By I.Soussis MD
The complex relationship between endometriosis and depression in women is largely determined by chronic pelvic pain, a systematic review has found.
According to the researchers, raising awareness among physicians on the nature of this relationship, which “is arguably more complex than a direct cause-effect relationship,” is essential to finding the best course of treatment and improving the quality of life of women with endometriosis.
The review study, “Depressive symptoms among women with endometriosis: a systematic review and meta-analysis,” was published in the American Journal of Obstetrics & Gynecology.
Endometriosis, a chronic disease caused by the abnormal growth of endometrium outside the uterus, is estimated to affect approximately 10 percent of women of reproductive age.
The disorder is mainly associated with infertility and chronic pelvic pain, but patients may also experience painful sexual intercourse (dyspareunia), painful or irregular menstrual cycles (dysmenorrhea), painful bowel movements (dyschezia), psychological issues, and overall low quality of life.
Symptoms of depression are significantly more common among individuals with chronic pain. Therefore, “an association between endometriosis and depression may be reasonably expected,” the researchers say. However, so far, no study explored this potential relationship thoroughly.
In this review study, the authors established two goals: first, to determine if there is a link between endometriosis and depression; and second, to assess whether depression is more common in women with chronic pelvic pain associated with endometriosis than in women with endometriosis but without pelvic pain and women with pelvic pain but without endometriosis.
The review included studies published over the past 30 years focused on comparing the clinical outcomes of women with and without endometriosis, or, among those with endometriosis, women with and without chronic pelvic pain.
A meta-analysis from 24 studies involving a total of 99,614 women revealed that those with endometriosis had significantly higher levels of depression than those not affected by the disease. This effect was even stronger when the researchers performed the same type of analysis on 11 studies (1,070 women) comparing between healthy women and those with endometriosis.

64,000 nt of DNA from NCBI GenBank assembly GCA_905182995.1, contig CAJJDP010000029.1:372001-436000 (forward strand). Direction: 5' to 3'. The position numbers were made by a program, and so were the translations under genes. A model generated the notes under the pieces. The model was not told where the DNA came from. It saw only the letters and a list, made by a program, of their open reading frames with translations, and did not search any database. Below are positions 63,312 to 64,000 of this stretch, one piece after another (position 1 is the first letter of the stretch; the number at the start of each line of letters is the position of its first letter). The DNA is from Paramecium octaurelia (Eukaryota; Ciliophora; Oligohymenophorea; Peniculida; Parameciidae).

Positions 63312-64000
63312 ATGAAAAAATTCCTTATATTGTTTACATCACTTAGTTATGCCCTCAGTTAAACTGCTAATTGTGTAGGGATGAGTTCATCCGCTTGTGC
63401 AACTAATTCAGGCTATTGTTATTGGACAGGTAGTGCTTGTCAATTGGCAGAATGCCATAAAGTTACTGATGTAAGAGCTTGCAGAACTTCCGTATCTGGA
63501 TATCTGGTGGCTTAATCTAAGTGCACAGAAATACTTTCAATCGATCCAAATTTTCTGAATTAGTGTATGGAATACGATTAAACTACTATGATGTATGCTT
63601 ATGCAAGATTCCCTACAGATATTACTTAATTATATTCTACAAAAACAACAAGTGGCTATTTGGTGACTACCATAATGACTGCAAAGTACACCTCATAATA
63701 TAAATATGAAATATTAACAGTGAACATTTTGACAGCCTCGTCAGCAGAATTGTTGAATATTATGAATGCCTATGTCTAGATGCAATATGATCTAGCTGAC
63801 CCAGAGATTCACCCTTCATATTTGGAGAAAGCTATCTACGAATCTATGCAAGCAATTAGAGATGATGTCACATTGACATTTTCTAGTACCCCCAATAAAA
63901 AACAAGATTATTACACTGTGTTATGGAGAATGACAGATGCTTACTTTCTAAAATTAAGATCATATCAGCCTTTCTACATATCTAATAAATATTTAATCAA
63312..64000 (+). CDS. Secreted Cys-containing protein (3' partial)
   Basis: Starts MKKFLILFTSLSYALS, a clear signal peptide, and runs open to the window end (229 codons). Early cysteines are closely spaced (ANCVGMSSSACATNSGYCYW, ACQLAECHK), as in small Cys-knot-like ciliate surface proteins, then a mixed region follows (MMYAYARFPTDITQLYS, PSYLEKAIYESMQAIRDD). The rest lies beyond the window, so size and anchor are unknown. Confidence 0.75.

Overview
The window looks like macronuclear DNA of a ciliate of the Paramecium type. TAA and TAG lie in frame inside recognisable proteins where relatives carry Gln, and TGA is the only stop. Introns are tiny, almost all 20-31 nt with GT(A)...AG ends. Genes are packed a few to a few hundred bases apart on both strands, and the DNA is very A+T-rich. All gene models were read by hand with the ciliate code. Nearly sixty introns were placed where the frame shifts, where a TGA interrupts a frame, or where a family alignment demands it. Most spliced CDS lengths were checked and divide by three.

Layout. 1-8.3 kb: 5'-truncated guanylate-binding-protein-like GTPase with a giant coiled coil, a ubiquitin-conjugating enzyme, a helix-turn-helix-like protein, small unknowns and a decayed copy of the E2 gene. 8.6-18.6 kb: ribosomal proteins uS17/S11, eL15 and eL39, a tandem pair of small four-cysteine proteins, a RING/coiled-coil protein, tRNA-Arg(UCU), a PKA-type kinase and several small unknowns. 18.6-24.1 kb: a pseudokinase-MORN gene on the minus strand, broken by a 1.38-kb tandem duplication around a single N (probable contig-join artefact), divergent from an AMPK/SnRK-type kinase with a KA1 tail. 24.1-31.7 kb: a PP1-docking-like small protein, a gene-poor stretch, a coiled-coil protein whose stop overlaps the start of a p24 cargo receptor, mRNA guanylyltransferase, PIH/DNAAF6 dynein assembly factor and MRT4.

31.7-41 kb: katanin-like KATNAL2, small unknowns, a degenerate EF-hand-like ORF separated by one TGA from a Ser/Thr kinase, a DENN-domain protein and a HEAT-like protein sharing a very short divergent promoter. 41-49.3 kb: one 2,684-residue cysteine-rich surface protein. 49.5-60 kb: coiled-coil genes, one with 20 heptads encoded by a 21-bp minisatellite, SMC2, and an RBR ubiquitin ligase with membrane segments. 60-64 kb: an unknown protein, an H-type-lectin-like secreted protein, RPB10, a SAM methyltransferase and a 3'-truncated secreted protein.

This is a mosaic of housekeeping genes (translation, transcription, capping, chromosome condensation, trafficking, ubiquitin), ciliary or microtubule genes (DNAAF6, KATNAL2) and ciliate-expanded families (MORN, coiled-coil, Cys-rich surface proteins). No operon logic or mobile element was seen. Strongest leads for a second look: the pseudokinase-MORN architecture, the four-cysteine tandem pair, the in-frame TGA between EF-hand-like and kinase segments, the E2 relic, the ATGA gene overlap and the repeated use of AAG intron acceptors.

Further analysis showed that women with endometriosis who also experienced chronic pelvic pain had higher levels of depression than those who did not report pain.
However, no significant differences were found between women with endometriosis and chronic pain and those with chronic pain not affected by the disease.
“The findings of our multiple meta-analyses provide converging evidence that chronic pain, rather than endometriosis itself, is the main determinant of depressive symptoms,” the researchers wrote. “Screening for psychiatric symptoms among women with endometriosis has therefore been advocated, and our findings would suggest to particularly direct it to those with chronic pain.”
“Future studies into possible modulators of the association will hopefully provide further insights about how to improve the quality of life of women with endometriosis and/or pelvic pain,” they concluded.
In our effort to provide personalized care in patients with endometriosis, the impact of chronic pelvic pain on the quality of life should be taken into consideration. Such patients might benefit from psychological assessment and possibly treatment for depression.
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